What gives? I can honestly say that it’s not entirely due to laziness. I’ve been writing probably three days a week – less than the five I’d promised, but still something. So, let’s make a story of it. It’s what I’m here for, after all.
I deliberately took the first two weekdays of August off – I had things to attend to, and I was intending to substitute the otherwise-sacrosanct weekend for my first two updates before moving to a straightforward weekdays-only schedule. I even used some of those early days to throw ideas around and see if I could come up with anything interesting, which is funny in its own way, because that was when disaster struck. I found myself afflicted by a condition that I had never suffered before. I must stress that this was truly unprecedented. Even back in May 2011, when I updated this thing every single day of the week and was forced to chain my hands to the keyboard while flailing up and down in the hope that I could produce something through a variation of the thousand-monkeys-with-a-thousand-typewriters method (I call my version ‘Bogoscript’), I had never experienced this problem. But for better or worse, it happened: I had gotten an idea for a story.
The novelty of the situation didn’t really impress itself upon me at first, as I was too busy sitting down and putting pen to paper, wanting to capture as much of the concept as I could before it could realise its own impossibility and evaporate. Naturally, that’s where the problems began. At first it was small things – just tweaks, really. I decided that my choice of protagonist wasn’t ideal and swapped the point of view to their offsider. I decided to switch the narrative to the first person. I decided to change my protagonist back to the original character. I felt that shifting to the present tense would aid the storytelling process. My early drafts grew about as relevant to the story as the wikipedia page on tigers (and less amusing than some sections of the talk page).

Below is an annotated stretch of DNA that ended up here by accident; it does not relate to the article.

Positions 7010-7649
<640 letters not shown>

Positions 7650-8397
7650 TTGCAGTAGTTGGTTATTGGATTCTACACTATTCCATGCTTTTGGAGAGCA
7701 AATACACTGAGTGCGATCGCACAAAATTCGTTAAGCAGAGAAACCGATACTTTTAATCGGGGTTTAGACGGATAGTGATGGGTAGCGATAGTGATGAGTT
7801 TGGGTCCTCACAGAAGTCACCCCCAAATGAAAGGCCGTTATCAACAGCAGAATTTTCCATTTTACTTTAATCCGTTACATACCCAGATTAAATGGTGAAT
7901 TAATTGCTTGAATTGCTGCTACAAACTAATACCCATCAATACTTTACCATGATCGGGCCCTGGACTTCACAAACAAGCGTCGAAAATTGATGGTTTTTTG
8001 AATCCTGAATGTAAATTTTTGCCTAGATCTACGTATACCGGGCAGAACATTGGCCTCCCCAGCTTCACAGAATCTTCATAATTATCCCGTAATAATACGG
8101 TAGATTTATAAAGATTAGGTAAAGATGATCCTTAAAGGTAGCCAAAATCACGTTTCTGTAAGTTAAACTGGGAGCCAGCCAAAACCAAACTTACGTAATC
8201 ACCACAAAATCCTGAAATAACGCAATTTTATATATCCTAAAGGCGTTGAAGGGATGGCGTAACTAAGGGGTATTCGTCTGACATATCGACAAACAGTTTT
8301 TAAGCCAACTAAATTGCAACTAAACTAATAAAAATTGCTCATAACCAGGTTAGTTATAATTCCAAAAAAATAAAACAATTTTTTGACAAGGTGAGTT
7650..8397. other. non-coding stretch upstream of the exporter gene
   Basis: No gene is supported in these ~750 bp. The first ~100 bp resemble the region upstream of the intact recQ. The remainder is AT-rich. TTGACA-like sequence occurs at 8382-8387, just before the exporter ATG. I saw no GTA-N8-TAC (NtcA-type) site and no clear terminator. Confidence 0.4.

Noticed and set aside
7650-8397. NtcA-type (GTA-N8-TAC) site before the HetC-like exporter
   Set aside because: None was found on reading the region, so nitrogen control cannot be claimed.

This was not the end of it, of course. I decided to change the details of the setting. The ending, which had been the element that the entire story concept had crystallised around back when I first worked on it, turned out to not be so clever – naturally, I did not have any idea of how to improve it. My protagonist informed me in no uncertain terms that she was a woman, not a man. She stopped being a politician and became a soldier. Her rival for protagonism got jealous about her being a soldier as well as him and went off in a huff, which may or may not have prompted her to change careers once more, briefly flirting with being a criminal before becoming a journalist. I had to figure out why the lifts didn’t work properly (no seriously this was a huge headache for a while). My newly reacquired borrowing privileges at the Barr Smith library led to me being reminded by Ursula Le Guin that all knowledge is local and all truth is partial. I decided that the story would mostly be about space, even though the action had not at any point taken place less than a kilometre underground. I began to think that perhaps I might have to revise my publication schedule, since my long-standing plan of “tomorrow night, for sure!” had yet to produce anything. My protagonist was now a demigod, and also no longer sure that she wanted to be a protagonist.
At this point I realised that I probably needed to sit down and think about it before just writing more stuff, and shortly after admitted that it probably wasn’t going helping the cause of updating once every weekday, since ten of them had come and gone without any blog-related action. Ah well, at least it makes for a good excuse.
So! This thing can sit on the backburner for a while and I’ll return to my horrible old ways and vomit out something resembling words for the rest of the month, and lift my embargo on reading actually interesting* words for fear I infect my own work with competence. See y’all tomorrow.
*(not a guarantee, seeing as I haven’t read them yet)